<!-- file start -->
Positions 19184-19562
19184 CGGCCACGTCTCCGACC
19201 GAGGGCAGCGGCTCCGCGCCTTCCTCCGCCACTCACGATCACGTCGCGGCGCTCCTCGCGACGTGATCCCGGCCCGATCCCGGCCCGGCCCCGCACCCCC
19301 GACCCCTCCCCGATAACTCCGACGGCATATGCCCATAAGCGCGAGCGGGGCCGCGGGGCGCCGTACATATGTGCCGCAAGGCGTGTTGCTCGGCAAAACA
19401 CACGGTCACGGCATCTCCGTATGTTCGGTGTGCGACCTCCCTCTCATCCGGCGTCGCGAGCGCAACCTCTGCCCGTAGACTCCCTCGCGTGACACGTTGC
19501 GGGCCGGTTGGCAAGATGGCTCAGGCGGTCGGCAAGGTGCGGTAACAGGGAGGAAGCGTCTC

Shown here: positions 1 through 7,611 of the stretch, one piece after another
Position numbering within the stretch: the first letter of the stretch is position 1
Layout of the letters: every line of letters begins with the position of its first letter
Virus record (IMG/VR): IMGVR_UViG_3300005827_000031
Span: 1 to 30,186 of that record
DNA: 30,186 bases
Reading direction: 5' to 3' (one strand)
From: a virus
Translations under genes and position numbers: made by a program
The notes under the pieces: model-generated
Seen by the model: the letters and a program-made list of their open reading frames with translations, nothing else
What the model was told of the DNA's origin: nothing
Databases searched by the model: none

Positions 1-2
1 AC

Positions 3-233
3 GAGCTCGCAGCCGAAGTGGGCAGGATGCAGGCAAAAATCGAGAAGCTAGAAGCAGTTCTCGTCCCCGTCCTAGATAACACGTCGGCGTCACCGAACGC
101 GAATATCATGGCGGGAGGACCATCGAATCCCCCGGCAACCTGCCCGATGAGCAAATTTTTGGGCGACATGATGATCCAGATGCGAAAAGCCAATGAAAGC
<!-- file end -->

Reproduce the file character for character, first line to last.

Positions 19184-19562
19184 CGGCCACGTCTCCGACC
19201 GAGGGCAGCGGCTCCGCGCCTTCCTCCGCCACTCACGATCACGTCGCGGCGCTCCTCGCGACGTGATCCCGGCCCGATCCCGGCCCGGCCCCGCACCCCC
19301 GACCCCTCCCCGATAACTCCGACGGCATATGCCCATAAGCGCGAGCGGGGCCGCGGGGCGCCGTACATATGTGCCGCAAGGCGTGTTGCTCGGCAAAACA
19401 CACGGTCACGGCATCTCCGTATGTTCGGTGTGCGACCTCCCTCTCATCCGGCGTCGCGAGCGCAACCTCTGCCCGTAGACTCCCTCGCGTGACACGTTGC
19501 GGGCCGGTTGGCAAGATGGCTCAGGCGGTCGGCAAGGTGCGGTAACAGGGAGGAAGCGTCTC

Shown here: positions 1 through 7,611 of the stretch, one piece after another
Position numbering within the stretch: the first letter of the stretch is position 1
Layout of the letters: every line of letters begins with the position of its first letter
Virus record (IMG/VR): IMGVR_UViG_3300005827_000031
Span: 1 to 30,186 of that record
DNA: 30,186 bases
Reading direction: 5' to 3' (one strand)
From: a virus
Translations under genes and position numbers: made by a program
The notes under the pieces: model-generated
Seen by the model: the letters and a program-made list of their open reading frames with translations, nothing else
What the model was told of the DNA's origin: nothing
Databases searched by the model: none

Positions 1-2
1 AC

Positions 3-233
3 GAGCTCGCAGCCGAAGTGGGCAGGATGCAGGCAAAAATCGAGAAGCTAGAAGCAGTTCTCGTCCCCGTCCTAGATAACACGTCGGCGTCACCGAACGC
101 GAATATCATGGCGGGAGGACCATCGAATCCCCCGGCAACCTGCCCGATGAGCAAATTTTTGGGCGACATGATGATCCAGATGCGAAAAGCCAATGAAAGC